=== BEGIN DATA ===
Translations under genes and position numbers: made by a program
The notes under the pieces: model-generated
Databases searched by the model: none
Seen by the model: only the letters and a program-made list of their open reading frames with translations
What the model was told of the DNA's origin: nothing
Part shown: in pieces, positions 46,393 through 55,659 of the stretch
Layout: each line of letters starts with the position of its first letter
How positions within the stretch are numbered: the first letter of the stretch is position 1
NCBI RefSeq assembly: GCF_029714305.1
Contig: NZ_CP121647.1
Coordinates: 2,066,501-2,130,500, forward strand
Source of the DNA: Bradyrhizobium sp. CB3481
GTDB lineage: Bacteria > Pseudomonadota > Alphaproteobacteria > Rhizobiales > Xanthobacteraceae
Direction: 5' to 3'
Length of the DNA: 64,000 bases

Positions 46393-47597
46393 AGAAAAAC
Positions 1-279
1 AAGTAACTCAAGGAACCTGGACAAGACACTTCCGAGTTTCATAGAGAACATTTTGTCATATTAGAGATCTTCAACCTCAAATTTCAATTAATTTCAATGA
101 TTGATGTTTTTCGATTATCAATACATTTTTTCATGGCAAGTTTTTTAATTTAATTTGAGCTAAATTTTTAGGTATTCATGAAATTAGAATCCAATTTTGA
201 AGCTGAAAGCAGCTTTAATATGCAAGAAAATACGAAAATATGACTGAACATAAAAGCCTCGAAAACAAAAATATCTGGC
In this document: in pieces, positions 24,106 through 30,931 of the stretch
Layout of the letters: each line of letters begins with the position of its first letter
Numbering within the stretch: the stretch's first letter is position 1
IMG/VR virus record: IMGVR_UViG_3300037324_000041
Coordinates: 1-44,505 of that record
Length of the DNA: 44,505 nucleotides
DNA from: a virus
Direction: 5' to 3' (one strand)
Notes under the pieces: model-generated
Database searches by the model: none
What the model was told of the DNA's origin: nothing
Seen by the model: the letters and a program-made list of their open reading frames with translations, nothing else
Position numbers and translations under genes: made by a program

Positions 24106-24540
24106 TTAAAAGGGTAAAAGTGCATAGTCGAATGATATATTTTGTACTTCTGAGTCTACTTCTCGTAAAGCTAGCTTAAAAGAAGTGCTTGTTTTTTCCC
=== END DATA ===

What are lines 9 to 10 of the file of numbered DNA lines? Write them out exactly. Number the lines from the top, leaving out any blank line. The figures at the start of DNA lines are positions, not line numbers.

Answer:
NCBI RefSeq assembly: GCF_029714305.1
Contig: NZ_CP121647.1